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April 17, 2018

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Airing anti-judiciary speeches banned

Airing anti-judiciary speeches banned

LAHORE: A three-member Lahore High Court (LHC) full bench on Monday temporarily barred TV channels from broadcasting anti-judiciary speeches delivered by the ousted prime minister Nawaz Sharif, his daughter Maryam Nawaz, Prime Minister Shahid Khaqan Abbasi and other PML-N leaders.

Giving the decision on over two dozen petitions filed against ‘anti-judiciary’ speeches uttered by party leaders, the bench— headed by Justice Mazahir Ali Akbar Naqvi and comprising, Justice Atir Mahmood and Justice Chaudhry Masood Jahangir —ordered Pakistan Electronic Media Regulatory Authority (Pemra) to decide on the complaint pending with it regarding the alleged contemptuous speeches within 15 days and until that time abstain from airing any contemptuous remarks or speeches.

Until the regulatory authority decides the complaints, no alleged "anti-judiciary speeches" delivered by PML-N leaders will be allowed to be aired during the 15 days, the court ruled, directing the Pemra to ensure strict monitoring of programs to prevent any such content from being broadcast.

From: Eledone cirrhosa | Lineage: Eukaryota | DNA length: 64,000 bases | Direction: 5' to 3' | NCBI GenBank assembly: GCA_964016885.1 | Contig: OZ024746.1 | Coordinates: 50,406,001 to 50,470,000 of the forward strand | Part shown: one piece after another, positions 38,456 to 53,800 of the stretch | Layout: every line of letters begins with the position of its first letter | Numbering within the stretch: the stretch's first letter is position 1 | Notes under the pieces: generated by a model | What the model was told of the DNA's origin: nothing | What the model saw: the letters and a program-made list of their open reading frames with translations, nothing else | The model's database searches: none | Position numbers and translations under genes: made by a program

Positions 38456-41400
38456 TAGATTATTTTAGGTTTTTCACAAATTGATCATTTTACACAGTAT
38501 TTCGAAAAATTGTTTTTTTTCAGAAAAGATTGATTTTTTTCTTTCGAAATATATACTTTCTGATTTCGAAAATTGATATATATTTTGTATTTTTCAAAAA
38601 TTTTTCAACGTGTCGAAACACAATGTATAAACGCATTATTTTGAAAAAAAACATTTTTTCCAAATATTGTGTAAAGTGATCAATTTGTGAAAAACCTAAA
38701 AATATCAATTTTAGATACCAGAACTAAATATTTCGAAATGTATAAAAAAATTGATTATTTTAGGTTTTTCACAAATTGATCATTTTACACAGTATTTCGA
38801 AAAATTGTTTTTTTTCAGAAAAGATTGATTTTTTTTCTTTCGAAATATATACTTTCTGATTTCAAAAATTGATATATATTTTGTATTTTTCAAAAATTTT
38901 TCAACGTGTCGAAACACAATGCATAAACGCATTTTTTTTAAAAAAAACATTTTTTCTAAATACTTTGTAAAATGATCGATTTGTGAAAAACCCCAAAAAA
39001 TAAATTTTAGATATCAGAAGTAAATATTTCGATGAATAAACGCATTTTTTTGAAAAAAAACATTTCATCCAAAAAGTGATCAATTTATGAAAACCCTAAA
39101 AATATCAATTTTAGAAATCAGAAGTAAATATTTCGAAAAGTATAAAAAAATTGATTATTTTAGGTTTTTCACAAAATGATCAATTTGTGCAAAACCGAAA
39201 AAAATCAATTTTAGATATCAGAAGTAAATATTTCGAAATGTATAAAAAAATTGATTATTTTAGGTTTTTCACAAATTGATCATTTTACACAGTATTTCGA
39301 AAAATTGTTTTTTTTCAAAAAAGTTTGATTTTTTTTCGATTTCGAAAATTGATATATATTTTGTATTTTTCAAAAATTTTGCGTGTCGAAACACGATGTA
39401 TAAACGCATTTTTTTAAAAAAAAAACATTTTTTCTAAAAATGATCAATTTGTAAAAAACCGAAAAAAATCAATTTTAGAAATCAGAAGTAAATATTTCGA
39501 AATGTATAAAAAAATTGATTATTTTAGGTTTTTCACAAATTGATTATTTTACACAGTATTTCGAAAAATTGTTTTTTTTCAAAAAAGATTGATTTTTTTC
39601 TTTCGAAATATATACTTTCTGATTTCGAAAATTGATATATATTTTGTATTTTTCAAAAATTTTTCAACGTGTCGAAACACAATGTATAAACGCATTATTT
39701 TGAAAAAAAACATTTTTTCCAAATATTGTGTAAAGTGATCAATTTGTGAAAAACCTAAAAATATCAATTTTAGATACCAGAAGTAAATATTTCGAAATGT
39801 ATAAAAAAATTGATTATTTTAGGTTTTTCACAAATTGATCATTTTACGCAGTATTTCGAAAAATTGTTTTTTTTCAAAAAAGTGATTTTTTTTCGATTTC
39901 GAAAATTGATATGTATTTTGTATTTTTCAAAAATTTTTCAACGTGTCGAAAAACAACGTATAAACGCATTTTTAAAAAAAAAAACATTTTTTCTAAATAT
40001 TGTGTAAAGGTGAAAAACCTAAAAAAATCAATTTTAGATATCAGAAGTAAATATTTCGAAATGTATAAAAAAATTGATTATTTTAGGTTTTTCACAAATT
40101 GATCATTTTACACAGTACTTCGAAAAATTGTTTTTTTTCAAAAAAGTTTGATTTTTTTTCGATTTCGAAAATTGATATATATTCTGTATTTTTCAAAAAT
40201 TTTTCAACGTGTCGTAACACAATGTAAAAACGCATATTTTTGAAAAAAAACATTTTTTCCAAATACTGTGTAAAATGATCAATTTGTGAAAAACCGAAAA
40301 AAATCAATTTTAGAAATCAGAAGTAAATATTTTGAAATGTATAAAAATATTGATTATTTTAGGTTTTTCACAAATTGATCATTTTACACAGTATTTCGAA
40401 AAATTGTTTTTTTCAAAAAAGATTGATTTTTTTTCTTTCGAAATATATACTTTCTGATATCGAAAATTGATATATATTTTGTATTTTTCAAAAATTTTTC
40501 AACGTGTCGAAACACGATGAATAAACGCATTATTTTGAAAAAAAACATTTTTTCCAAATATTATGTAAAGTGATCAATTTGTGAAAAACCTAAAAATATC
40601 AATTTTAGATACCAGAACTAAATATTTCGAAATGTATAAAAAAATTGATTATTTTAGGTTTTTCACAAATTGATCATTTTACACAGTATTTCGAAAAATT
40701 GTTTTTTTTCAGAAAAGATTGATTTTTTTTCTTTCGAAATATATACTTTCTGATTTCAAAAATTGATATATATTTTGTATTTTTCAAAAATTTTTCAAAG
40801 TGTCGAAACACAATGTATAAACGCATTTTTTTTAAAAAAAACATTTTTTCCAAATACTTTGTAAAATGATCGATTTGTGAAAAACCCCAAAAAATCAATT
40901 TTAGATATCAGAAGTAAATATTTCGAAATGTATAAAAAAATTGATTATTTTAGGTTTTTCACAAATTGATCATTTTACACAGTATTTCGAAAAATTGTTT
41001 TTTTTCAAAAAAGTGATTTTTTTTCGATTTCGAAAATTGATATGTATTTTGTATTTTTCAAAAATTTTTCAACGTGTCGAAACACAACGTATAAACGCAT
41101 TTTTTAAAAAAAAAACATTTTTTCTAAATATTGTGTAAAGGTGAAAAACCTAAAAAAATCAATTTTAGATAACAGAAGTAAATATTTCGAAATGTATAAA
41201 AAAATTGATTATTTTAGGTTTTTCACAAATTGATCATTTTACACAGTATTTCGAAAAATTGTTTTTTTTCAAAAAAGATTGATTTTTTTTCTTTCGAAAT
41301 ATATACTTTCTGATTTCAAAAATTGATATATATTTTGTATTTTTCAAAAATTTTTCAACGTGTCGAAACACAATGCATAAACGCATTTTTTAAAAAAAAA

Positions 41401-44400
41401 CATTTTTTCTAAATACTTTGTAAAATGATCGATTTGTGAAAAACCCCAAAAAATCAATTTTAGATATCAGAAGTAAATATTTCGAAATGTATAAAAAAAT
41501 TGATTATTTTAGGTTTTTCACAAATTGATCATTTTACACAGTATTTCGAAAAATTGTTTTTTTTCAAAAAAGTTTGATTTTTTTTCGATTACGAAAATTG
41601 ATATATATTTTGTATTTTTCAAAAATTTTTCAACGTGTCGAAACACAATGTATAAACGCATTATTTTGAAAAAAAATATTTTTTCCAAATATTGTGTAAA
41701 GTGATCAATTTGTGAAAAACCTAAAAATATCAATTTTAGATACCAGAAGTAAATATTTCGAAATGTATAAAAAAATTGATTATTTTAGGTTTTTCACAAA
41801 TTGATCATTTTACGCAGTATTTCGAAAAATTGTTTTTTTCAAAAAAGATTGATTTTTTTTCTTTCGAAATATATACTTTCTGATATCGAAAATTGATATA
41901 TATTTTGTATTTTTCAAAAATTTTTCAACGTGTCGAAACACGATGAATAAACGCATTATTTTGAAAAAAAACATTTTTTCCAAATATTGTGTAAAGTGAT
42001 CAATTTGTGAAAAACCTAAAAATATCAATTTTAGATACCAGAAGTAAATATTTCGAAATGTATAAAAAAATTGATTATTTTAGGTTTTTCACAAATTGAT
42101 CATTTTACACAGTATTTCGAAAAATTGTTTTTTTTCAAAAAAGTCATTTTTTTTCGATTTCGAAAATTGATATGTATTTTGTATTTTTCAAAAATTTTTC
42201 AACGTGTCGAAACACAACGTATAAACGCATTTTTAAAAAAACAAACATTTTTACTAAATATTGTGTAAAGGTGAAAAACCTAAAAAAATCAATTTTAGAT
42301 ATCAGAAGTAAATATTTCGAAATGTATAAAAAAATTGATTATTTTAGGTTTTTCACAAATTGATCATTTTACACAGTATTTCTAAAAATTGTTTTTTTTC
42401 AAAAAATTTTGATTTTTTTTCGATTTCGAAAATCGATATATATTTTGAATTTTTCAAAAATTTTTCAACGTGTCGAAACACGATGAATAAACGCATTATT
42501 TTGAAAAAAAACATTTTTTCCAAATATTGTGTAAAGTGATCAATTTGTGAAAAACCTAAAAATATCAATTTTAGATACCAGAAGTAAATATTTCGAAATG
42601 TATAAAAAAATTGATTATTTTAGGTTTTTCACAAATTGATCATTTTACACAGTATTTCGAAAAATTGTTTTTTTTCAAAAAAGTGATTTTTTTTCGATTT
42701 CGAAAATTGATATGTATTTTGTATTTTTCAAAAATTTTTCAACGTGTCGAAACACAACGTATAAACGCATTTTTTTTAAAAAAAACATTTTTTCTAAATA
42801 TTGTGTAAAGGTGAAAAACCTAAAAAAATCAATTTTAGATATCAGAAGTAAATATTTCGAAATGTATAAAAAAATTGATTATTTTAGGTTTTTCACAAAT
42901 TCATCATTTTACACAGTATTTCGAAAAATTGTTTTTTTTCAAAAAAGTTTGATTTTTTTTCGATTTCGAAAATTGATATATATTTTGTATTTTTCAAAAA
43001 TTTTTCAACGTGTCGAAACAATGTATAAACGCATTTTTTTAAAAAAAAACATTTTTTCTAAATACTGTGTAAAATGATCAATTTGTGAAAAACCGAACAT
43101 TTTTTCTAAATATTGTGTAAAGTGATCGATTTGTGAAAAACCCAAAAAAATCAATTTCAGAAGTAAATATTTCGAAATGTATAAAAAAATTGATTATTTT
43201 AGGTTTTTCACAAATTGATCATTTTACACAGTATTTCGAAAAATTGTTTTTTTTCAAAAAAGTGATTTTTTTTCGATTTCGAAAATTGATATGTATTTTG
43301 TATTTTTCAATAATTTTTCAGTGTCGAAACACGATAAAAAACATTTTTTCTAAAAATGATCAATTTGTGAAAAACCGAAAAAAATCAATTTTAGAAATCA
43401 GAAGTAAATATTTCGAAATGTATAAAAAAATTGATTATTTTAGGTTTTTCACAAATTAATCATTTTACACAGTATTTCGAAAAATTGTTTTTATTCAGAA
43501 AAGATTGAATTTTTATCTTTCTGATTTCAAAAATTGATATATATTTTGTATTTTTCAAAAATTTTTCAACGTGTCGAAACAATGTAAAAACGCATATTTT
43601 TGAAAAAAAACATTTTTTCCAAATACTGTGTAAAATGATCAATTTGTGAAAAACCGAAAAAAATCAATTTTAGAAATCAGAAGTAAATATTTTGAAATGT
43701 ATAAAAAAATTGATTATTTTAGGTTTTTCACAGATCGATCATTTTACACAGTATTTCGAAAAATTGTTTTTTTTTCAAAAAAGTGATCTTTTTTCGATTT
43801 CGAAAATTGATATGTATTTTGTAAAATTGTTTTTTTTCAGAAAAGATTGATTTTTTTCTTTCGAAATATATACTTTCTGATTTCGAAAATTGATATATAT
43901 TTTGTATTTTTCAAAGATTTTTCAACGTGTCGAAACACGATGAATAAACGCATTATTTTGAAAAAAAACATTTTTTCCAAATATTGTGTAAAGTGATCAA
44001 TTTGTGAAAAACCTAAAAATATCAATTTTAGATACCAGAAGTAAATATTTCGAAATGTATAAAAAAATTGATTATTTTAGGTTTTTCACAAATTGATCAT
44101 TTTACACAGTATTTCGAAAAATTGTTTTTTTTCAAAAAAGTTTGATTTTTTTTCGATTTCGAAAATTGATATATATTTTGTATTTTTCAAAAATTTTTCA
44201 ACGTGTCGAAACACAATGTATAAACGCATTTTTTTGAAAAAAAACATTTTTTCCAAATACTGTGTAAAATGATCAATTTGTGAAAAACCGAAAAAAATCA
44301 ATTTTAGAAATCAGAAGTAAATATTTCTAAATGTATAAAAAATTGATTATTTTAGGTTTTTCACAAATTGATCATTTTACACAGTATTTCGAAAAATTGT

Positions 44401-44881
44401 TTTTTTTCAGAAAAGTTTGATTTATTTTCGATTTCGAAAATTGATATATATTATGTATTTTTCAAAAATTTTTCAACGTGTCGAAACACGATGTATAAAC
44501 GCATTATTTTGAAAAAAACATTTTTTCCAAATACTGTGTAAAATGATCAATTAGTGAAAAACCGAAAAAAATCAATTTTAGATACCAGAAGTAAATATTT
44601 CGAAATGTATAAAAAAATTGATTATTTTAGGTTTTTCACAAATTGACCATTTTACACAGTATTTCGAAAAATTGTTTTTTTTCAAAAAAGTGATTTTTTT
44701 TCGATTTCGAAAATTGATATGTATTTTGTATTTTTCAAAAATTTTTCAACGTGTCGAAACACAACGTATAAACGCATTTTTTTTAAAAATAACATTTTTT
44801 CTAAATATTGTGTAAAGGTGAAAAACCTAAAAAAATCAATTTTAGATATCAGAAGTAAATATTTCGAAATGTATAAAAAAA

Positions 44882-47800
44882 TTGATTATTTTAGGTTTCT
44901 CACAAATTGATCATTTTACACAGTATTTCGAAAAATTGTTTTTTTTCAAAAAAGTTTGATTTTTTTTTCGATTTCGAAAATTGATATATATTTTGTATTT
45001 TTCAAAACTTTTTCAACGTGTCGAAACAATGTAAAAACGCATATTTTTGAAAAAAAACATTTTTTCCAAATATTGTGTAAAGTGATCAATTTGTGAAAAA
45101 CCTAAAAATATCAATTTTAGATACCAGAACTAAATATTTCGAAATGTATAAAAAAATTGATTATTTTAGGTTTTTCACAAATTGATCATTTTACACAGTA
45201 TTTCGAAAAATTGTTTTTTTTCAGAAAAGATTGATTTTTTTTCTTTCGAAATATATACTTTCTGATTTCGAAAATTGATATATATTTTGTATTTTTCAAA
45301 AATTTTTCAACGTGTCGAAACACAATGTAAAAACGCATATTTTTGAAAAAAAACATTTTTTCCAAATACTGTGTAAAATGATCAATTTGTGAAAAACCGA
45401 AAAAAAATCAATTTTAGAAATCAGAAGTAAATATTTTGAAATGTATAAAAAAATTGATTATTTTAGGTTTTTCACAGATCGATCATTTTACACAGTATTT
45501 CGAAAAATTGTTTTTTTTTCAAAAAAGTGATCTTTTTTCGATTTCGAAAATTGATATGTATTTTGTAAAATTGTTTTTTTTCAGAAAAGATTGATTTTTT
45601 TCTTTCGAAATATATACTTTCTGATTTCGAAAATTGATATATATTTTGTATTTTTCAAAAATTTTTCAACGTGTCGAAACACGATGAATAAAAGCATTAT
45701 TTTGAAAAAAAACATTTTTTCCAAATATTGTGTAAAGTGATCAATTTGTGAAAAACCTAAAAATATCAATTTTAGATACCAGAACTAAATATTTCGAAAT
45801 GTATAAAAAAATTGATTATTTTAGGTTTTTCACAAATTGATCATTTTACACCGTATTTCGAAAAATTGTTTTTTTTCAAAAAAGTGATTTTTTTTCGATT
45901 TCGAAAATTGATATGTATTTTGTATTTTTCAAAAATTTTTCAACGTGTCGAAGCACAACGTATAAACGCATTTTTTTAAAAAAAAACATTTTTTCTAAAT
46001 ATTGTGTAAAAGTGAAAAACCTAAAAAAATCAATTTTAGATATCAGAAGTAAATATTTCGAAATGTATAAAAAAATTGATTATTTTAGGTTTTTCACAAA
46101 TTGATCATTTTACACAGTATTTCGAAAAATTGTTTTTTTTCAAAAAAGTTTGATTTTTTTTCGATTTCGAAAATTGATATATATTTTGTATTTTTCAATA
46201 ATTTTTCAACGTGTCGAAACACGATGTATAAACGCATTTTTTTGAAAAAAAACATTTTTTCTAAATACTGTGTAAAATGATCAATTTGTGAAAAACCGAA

The court also rejected an application filed by AK Dogar Advocate on behalf of Nawaz, requesting that Justice Naqvi should recuse himself from the full bench. Justice also ruled that the court will personally monitor PEMRA’s conduct in the next two weeks to see how it implements the court’s order.

Azhar Siddique, who was representing one of the petitioners, argued before the court that Article 19-A of the Constitution guarantees freedom of expression and the right to "fair criticism" to every citizen.

But Justice Naqvi observed that the constitutional right to fair criticism is conditional to law and regulation. "It can't be that anyone out there goes about denouncing judicial matters and decisions in the name of 'fair criticism'," he remarked, adding that it would make sense for an expert or lawyer to comment on such matters but not everyone can be allowed to do the same.

During the proceedings, the regulatory authority was slammed for dismissing the petitions highlighting anti-judiciary remarks. Azhar informed the court that the Pemra did not take any action over petitions filed regarding anti-judiciary speeches. “My job is to bring anti-judiciary remarks on record,” he said.

Justice Naqvi remarked that while Article 19 of the Constitution allowed fair criticism of judiciary, not every person should be allowed to criticise it just for the sake of exercising their right to criticise. He added that it made sense for a lawyer or an expert to dwell on judicial verdicts but not every other person. Drawing attention to Article 68, Justice Naqvi said it even prevented the Parliament from criticising the judiciary and its decisions. “A person dissatisfied at a verdict should file a review petition,” he added.